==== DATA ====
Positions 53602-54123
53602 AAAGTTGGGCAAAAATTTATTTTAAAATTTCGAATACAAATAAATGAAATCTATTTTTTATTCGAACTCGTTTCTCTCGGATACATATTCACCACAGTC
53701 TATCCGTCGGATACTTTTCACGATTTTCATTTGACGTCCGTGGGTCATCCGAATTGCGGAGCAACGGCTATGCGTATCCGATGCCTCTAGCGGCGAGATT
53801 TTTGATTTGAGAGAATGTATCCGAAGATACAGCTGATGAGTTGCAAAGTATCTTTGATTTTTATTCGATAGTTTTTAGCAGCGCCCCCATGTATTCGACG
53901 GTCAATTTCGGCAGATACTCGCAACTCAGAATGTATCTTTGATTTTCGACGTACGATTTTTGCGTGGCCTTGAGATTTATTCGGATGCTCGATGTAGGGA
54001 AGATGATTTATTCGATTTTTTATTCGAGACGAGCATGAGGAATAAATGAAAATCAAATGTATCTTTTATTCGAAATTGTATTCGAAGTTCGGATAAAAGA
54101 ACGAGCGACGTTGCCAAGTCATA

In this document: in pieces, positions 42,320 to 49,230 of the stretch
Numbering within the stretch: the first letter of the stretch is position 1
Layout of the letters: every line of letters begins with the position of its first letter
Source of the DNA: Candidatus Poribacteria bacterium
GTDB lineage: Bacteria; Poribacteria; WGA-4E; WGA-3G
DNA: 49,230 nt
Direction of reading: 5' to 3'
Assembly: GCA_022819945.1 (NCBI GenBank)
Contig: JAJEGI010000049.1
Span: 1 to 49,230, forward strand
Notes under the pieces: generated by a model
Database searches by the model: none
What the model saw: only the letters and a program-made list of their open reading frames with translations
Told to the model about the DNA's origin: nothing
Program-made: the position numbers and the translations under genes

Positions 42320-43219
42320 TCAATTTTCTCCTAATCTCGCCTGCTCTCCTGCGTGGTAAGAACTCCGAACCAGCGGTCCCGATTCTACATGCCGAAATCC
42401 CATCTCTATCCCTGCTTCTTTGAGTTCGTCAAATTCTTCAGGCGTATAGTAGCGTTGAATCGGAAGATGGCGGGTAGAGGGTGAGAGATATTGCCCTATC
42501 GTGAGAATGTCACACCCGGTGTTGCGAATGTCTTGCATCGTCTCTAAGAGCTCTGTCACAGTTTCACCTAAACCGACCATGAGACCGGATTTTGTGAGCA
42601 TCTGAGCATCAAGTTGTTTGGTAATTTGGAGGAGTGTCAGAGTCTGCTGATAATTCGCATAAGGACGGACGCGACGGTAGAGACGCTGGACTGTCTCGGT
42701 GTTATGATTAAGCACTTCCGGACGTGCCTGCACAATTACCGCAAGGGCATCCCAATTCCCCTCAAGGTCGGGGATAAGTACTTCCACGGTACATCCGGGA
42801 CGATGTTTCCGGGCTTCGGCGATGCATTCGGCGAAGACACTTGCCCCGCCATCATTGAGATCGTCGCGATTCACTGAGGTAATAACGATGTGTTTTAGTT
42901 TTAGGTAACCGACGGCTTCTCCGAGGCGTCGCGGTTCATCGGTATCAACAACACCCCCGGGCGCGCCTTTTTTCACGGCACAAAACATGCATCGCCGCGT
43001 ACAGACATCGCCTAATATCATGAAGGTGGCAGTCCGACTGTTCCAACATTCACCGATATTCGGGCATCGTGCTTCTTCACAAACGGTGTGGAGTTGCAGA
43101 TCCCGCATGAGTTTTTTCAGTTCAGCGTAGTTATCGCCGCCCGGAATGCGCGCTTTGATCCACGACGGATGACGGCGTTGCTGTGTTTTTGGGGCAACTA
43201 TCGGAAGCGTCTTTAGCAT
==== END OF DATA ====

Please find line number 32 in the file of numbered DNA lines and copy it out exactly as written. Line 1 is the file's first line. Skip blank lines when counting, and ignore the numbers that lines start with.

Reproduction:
43101 TCCCGCATGAGTTTTTTCAGTTCAGCGTAGTTATCGCCGCCCGGAATGCGCGCTTTGATCCACGACGGATGACGGCGTTGCTGTGTTTTTGGGGCAACTA